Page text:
Nominingue is not as “touristy” as some of the towns further south, but it offers everything needed for a comfortable overnight stay, including a variety of hotels, bed & breakfasts, restaurants, bars, and stores. Its old train station has been converted into a tourist information centre and an exhibition area for local artists. There is a campground in Nominingue located on the left side of the trail a short distance before the old train station. In town le Provincialart is a nice bed & breakfast which caters to cyclists. Cyclists continuing on the trail for another 4 kilometres passed the old train station will find two charming Inns, the Auberge Villa Bellerive and the Auberge Chez Ignace. They are both located directly on the trail.

The following day cyclists will push on to Mont Tremblant, which is widely regarded as the half way point for the 200 kilometre trail. In the stretch immediately following Nominingue (and a few other areas), there are several places where the paved surface has developed a rippled or washboard effect. While these are never longer than a dozen metres, and are usually nothing more than a mild annoyance, they should be handled with care by anyone going fast on a heavily loaded touring bike.

Cyclists leaving Nominingue early enough may want to consider stopping in the small town of Labelle for lunch. Labelle’s old train station houses a restaurant where people can enjoy a meal while watching the comings-and-goings along the trail. Across from the old station is a caboose which is now a small museum about the P’tit train du Nord when it was actually a railroad. Another option for lunch is the Kayak Café. It is only a few minutes away. To get to it, turn a right from the trail and go down the hill that leads to Labelle. At the bottom of the hill, turn left. It should then be possible to spot the Kayak Café in the distance. It has a nice terrace which overlooks the Rouge River. Under the restaurant is a rental outlet for kayaks and canoes.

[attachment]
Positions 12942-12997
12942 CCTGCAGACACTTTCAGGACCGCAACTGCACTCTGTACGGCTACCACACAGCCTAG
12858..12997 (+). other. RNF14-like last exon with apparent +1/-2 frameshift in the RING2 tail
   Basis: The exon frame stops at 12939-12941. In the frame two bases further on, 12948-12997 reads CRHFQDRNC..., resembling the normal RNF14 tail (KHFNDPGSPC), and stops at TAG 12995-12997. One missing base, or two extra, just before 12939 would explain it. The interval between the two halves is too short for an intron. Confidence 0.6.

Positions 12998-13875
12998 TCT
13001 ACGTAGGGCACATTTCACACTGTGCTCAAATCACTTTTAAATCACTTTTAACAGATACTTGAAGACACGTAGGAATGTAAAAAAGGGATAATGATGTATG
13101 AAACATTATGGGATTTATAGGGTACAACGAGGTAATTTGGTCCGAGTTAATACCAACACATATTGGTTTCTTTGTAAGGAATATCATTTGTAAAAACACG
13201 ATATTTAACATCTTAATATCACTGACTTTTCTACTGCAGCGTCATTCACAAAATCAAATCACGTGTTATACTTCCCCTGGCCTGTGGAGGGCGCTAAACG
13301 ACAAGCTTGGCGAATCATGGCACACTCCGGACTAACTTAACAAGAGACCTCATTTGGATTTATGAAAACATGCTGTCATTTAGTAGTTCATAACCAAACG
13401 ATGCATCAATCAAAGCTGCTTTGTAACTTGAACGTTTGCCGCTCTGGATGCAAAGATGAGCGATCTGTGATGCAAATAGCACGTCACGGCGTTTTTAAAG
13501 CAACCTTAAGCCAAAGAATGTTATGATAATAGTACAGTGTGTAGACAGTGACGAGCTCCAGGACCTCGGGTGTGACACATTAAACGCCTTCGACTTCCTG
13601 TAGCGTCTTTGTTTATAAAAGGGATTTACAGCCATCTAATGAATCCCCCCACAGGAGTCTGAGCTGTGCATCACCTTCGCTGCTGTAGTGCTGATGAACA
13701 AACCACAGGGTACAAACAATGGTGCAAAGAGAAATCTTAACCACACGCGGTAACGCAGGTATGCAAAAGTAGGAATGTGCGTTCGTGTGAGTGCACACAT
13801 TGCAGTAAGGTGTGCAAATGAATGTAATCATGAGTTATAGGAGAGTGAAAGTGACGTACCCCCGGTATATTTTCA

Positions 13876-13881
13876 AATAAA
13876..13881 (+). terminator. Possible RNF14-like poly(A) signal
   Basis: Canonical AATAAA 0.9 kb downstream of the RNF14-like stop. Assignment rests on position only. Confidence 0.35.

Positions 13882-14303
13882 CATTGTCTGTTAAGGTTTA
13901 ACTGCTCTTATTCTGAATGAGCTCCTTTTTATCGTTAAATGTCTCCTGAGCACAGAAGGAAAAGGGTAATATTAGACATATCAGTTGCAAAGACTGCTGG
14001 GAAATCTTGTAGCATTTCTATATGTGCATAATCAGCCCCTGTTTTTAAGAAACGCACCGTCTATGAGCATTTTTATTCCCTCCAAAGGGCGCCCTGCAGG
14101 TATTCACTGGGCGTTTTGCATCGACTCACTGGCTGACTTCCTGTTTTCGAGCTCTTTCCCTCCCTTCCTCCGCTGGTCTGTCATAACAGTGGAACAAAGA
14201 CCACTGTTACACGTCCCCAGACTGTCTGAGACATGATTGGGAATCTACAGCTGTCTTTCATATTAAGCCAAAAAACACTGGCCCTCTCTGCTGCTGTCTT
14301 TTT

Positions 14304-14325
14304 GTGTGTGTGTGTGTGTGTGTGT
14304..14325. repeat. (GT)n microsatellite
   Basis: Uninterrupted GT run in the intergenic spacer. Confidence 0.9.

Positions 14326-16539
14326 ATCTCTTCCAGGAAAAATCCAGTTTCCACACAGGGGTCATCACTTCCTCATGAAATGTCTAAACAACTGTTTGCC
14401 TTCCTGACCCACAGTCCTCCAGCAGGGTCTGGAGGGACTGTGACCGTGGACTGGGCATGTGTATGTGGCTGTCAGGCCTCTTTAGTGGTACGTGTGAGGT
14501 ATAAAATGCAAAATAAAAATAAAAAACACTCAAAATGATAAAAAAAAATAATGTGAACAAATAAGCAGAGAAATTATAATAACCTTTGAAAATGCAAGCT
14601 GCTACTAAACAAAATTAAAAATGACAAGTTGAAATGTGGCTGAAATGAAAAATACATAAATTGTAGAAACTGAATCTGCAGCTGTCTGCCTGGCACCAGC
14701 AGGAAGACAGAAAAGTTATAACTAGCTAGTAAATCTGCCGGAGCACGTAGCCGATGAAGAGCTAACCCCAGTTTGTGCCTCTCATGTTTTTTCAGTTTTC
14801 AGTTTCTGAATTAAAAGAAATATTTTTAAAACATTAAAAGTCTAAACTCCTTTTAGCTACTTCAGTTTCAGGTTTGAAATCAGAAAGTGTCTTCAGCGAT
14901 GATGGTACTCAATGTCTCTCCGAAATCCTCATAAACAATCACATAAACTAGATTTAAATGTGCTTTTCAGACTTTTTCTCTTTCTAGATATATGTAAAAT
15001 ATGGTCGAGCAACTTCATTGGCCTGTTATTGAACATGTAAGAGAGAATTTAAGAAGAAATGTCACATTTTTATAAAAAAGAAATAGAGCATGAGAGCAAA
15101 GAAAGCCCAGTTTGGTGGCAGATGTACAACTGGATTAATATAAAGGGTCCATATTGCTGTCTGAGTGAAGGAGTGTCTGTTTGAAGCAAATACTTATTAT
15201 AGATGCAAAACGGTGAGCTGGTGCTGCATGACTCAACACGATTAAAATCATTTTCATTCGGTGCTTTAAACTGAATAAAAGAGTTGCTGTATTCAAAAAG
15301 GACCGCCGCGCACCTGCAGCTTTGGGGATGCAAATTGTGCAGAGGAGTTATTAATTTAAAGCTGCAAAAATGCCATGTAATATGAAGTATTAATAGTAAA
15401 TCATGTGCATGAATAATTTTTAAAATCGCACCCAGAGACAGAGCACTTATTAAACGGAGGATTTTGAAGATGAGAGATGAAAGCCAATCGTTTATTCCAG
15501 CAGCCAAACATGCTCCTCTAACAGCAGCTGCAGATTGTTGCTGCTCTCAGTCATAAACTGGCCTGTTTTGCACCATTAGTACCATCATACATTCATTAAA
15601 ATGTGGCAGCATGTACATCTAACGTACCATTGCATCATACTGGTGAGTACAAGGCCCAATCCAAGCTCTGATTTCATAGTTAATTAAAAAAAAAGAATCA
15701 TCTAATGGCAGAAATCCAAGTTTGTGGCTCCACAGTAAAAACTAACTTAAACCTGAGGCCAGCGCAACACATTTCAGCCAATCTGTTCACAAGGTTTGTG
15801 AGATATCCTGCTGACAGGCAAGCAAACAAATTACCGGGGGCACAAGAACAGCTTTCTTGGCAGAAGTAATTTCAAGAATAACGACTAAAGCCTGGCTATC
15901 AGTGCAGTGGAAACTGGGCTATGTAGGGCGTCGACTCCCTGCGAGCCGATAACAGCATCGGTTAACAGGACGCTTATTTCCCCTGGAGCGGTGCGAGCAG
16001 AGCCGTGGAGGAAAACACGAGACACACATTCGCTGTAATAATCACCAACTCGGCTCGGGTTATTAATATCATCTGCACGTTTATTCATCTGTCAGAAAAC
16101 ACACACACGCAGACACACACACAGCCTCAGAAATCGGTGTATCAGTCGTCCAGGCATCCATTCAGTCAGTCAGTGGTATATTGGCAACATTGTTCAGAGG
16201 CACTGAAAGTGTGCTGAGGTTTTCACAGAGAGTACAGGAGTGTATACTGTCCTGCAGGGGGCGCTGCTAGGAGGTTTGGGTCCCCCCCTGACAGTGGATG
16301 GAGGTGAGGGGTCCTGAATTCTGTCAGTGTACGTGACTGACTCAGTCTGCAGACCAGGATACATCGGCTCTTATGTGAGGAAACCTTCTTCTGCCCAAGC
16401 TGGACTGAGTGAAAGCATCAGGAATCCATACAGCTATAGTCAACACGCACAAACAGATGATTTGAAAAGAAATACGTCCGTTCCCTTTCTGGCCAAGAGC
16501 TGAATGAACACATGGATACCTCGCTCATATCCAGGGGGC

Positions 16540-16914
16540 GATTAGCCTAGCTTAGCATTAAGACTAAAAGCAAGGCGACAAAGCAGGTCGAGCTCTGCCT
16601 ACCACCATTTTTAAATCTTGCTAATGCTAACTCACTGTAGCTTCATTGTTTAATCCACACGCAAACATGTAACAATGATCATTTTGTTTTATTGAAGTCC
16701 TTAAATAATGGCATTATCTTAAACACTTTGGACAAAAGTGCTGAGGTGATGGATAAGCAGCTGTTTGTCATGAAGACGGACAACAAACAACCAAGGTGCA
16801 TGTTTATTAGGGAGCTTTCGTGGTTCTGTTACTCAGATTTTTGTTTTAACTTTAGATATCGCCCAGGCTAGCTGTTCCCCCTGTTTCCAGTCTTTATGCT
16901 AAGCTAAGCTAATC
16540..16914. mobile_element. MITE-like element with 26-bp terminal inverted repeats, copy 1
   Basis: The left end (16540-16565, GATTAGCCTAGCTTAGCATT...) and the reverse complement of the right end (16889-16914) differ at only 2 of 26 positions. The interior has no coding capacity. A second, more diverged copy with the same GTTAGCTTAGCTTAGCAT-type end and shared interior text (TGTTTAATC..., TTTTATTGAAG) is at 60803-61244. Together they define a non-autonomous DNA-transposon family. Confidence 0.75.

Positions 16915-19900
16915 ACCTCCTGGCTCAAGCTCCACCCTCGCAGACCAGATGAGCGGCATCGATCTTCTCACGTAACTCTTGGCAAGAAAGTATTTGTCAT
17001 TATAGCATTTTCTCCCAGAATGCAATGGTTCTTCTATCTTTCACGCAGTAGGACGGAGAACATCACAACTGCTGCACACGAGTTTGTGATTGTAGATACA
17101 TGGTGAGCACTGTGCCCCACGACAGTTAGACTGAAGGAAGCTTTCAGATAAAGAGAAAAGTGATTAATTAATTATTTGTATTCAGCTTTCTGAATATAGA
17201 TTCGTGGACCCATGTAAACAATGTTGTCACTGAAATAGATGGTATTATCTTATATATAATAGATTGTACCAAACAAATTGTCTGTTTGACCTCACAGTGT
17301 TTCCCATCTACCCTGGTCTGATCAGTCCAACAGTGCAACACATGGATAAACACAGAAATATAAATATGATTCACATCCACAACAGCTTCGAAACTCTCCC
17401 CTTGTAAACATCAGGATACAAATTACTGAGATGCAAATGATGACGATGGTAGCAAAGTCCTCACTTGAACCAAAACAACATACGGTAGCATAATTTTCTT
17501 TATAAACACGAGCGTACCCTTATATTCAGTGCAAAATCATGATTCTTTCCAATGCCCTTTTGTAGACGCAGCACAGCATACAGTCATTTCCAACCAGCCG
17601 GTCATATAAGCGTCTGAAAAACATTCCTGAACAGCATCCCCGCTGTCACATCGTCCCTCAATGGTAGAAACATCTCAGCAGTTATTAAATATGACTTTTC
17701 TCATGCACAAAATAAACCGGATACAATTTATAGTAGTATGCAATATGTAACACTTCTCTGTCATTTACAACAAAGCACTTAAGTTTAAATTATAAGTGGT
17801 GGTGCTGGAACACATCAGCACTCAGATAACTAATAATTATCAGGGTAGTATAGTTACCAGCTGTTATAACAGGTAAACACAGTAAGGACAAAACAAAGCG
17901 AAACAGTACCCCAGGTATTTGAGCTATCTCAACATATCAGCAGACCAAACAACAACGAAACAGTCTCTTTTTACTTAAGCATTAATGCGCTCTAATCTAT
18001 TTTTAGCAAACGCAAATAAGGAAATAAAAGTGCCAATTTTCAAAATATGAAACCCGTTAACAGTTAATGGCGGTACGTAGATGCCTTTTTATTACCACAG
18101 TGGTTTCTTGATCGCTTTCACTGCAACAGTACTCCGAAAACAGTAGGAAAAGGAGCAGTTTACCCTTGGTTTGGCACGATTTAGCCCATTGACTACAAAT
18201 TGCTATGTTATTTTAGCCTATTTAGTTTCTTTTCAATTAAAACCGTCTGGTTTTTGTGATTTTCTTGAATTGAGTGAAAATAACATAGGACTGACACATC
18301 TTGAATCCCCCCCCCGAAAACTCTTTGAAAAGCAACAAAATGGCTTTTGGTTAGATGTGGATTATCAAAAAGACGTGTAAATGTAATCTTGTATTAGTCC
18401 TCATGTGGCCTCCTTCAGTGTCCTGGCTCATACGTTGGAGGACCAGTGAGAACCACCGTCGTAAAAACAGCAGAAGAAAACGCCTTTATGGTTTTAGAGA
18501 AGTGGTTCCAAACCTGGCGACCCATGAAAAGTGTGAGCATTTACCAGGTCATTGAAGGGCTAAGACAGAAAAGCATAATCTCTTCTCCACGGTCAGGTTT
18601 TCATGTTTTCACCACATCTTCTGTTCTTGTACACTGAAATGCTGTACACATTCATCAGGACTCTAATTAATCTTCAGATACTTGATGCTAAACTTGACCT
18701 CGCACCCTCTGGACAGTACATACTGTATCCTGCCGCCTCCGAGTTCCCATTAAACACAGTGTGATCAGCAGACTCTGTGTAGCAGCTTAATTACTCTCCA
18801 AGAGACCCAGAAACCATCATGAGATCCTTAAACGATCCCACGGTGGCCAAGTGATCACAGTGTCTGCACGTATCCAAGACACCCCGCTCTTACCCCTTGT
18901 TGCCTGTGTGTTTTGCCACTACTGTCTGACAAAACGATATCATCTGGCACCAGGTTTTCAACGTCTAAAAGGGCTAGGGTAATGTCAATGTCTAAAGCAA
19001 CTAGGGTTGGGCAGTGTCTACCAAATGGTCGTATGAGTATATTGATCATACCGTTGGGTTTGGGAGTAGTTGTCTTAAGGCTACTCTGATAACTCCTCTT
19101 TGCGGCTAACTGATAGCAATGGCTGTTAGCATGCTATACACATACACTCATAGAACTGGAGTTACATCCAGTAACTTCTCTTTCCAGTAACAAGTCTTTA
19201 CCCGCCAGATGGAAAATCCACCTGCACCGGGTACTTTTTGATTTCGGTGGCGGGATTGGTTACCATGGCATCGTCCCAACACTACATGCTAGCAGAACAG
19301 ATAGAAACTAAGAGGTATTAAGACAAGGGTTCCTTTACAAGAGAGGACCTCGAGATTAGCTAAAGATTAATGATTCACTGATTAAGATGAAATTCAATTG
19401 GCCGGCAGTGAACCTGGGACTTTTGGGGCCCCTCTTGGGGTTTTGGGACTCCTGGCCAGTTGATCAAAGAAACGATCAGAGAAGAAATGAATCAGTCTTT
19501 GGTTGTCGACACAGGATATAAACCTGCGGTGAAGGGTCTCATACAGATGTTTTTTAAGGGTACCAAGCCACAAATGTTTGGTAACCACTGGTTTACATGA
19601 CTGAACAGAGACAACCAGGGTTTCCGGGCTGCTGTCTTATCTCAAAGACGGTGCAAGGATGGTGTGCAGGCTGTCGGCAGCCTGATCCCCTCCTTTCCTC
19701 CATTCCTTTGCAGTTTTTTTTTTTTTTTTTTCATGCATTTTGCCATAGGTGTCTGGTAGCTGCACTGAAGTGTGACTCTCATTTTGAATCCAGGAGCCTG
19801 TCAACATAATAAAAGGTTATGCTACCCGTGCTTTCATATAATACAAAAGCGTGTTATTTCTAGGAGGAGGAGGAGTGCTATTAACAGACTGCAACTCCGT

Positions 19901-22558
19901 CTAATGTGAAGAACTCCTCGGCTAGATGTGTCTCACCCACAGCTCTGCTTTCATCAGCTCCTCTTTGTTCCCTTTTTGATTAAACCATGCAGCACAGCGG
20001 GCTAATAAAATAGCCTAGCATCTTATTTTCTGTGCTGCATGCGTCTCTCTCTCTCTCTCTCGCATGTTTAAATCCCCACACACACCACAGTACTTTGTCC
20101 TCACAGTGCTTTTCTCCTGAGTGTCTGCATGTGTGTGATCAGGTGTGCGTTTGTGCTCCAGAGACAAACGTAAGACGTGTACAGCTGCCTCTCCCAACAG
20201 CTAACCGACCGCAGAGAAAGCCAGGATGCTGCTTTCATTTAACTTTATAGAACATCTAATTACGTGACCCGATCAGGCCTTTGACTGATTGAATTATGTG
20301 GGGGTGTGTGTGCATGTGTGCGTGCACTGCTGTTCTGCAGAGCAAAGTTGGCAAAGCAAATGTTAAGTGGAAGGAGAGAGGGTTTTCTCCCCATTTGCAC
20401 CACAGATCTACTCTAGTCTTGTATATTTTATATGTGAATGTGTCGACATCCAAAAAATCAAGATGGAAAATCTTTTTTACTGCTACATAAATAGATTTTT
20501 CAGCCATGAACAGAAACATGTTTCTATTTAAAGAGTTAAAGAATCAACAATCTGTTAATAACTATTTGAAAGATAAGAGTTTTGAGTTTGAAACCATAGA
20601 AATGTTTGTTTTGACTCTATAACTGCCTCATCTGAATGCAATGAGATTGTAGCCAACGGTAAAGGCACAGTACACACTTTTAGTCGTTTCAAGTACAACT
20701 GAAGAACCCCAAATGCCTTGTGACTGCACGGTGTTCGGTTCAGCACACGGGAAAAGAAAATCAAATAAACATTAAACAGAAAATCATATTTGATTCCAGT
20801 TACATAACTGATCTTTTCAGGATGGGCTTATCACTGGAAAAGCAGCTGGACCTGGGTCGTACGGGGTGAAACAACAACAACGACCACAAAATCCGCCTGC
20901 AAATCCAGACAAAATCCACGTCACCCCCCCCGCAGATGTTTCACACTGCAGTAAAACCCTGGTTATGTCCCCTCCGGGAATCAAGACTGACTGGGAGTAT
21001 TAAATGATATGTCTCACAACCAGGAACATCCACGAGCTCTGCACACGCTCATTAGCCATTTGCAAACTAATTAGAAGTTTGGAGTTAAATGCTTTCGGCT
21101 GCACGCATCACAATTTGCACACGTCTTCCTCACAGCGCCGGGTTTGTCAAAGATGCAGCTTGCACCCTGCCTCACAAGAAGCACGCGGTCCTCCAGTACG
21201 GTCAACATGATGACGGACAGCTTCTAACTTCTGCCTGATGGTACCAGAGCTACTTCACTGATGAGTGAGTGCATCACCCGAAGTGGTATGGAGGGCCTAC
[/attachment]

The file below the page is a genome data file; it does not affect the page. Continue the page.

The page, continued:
Labelle is also the place where the trail’s surface changes to crushed stone. By comparison, the paved surface may seem a little more luxurious, but hard packed crushed stone is fairly easy to ride on. The main disadvantage is that bicycles and equipment tend to get dusty, especially if the weather has been dry for a while.

Mont Tremblant

Mont Tremblant is the next stop, and it is only 16 kilometres further down the trail. The P’tit train du Nord passes next to Mercier Lake and what was the original town of Mont Tremblant. This area is touristy and quite busy. Like many other places on the trail, the town’s old train station has been converted into a tourist information centre and exhibition space for local artists. Although small, the original town of Mont Tremblant has much to offer cyclists stopping for an overnight stay. This includes grocery stores, bicycle shops, pubs, restaurants, a youth hostel, bed & breakfasts, and two fairly large hotels/motels (the Hotel Mont Tremblant and La Porte Rouge). All this is located right next to, or within easy walking distance of the trail.

Cyclists who have had their fill of authentic little towns and quaint bed & breakfasts may be ready to indulge in some crass commercialism at the nearby Mont Tremblant Resort Village. It is the eastern equivalent to the Whistler Resort on the west coast, and it offers a Disneyland-like recreation of an alpine town. Although built to be next to the large ski hills, it operates as a year round resort. It is big, busy, and somewhat expensive. Needless to say, it is overflowing with specialty boutiques, stores, hotels, restaurants, and, of course, tourists.

The resort village is about 6 or 7 kilometres from the trail. The two are connected by a nice paved bicycle path, which starts next to the Post Office in the original town of Mont Tremblant. It should be noted that there are a few hills on this bicycle path. Nothing too serious, but steeper than anything on the P’tit train du Nord.